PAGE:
Great communication will help you get what you want. Sure, some people are just naturally charismatic just as some are just naturally superior athletes, but we can all become excellent communicators by continually tweaking small things.
Here is something you should not say often : I am sorry. Often we use "sorry" as a filler word to wiggle out of uncomfortable situations (for example, "Sorry, do you have a minute?"), and it's about as insincere as "how are you doing." What's particularly insidious about "sorry" is that it's easy to become a habit. Here is why you don't want that:
As soon as you start off with "sorry" you set yourself up at a disadvantage. How do you react as soon as someone tells you "Sorry..."? You're already bracing for something unpleasant to come at you. By leading with "sorry" you're staging the conversation on a negative tilt.
It makes you seem uncomfortable and lacking in confidence. If you believe in what you're doing, then you don't need to apologize. Own up to it and be cool.
If you seem weak, people are less likely to believe in you, which in turn means you're less likely to get what you want. When you don't get what you go for, you become discouraged, your confidence suffers, and you become even more timid, then people trust you even less. A little bit of a negative habit will add up to a huge impact over time.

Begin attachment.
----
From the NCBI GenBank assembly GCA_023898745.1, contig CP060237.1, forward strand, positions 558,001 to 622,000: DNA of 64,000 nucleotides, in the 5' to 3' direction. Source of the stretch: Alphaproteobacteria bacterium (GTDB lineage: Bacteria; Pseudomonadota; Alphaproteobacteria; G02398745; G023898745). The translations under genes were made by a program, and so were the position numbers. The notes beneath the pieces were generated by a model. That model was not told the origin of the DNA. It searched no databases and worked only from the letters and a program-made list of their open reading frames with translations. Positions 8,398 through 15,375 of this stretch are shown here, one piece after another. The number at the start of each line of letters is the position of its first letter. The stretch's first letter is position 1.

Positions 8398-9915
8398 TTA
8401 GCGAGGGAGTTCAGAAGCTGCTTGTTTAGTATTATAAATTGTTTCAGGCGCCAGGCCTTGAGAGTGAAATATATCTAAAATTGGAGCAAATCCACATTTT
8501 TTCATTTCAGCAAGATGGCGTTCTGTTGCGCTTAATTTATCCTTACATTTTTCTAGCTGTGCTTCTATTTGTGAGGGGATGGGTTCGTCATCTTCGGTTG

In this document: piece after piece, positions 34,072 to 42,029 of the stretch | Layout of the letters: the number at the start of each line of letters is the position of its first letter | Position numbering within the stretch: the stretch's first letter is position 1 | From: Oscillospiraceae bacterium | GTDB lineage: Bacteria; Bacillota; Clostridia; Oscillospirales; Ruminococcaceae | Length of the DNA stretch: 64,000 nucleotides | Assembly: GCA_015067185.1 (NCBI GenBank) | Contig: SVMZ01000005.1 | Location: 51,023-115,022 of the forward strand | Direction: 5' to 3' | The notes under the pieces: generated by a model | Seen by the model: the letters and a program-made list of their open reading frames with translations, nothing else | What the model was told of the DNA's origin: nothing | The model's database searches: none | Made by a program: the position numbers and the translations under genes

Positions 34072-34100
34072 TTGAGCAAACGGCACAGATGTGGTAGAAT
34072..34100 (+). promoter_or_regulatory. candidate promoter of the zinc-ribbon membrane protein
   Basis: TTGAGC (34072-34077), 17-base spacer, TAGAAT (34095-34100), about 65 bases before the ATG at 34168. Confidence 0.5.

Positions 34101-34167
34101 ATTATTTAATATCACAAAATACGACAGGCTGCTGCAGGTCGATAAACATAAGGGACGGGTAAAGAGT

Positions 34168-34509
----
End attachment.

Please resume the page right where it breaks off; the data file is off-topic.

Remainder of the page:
Instead, think like this: in your mind replace "sorry" with "I apologize" and see if that sounds OK to you. "I apologize. Can I borrow you for a minute?" sounds plain weird; don't say "sorry" there. "I apologize for running 10 minutes late" sounds perfectly reasonable; in that case, say that you're sorry. People would appreciate you owning up to something you shoud be genuinely sorry about. That's confidence. But even better yet - just don't do things you'd be sorry about in the first place.